So to summarize, death-matches can be distinguished from legitimate cases of euthanasia, but that's a more complicated task than simply grasping that one cannot consent to slavery or murder (which is what rules out death-matches). It might be better to consider the question of euthanasia as a separate topic, if you're interested.

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So to summarize, death-matches can be distinguished from legitimate cases of euthanasia, but that's a more complicated task than simply grasping that one cannot consent to slavery or murder (which is what rules out death-matches). It might be better to consider the question of euthanasia as a separate topic, if you're interested.

I know this was addressed to Oakes, but I would like to comment as far as my statements are concerned. You are only viewing this from the context of what's legal vs. what's not legal. For my part, I have been addressing this issue strictly from the point of view of what someone is capable of doing, or is able to do without the context of it's legality. The law is not the final arbiter as to what someone can actually do, it is only the arbiter of whether their actions are punishable.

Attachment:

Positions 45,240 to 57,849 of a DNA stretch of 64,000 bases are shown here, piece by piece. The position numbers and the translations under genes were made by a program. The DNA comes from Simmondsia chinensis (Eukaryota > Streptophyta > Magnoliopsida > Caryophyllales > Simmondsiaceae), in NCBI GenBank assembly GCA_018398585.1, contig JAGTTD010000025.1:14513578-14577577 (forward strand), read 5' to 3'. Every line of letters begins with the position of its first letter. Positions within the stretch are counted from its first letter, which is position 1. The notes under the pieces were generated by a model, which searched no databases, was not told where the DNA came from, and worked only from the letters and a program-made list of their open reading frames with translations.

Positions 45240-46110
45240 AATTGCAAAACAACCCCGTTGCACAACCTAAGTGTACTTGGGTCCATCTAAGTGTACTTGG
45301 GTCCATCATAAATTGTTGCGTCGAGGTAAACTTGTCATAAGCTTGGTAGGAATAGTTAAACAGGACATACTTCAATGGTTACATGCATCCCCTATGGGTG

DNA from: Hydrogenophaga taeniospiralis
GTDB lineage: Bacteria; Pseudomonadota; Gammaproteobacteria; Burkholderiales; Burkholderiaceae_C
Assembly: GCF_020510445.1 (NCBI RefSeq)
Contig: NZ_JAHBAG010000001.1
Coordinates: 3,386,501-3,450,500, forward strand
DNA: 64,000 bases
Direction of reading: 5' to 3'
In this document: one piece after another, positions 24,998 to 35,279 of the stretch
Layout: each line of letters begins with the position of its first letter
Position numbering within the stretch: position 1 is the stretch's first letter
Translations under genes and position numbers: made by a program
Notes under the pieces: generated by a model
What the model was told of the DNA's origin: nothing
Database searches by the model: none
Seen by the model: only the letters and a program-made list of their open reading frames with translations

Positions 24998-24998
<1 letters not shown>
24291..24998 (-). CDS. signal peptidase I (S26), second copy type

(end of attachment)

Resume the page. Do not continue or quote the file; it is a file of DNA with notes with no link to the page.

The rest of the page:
If we use legality as the basis, then I can easily reassert, you can waive at least some of your rights though not that specific right of life directly. One can legally waive their right not to incriminate themselves. This in fact can indirectly lead to consent to one's death in a capital punishment case. If I know that I'm charged with a capital offense, and there is a very real probability of getting the death penalty, and the only thing seperating me from conviction and walking is the statements I make, I can legally waive my Mirdanda rights and sanction my own death. The question to me is more a matter of not whether I can waive my right to life, but rather why would I ever want to or why should I.

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I know this was addressed to Oakes, but I would like to comment as far as my statements are concerned.  You are only viewing this from the context of what's legal vs. what's not legal.  For my part, I have been addressing this issue strictly from the point of view of what someone is capable of doing, or is able to do without the context of it's legality.  The law is not the final arbiter as to what someone can actually do, it is only the arbiter of whether their actions are punishable.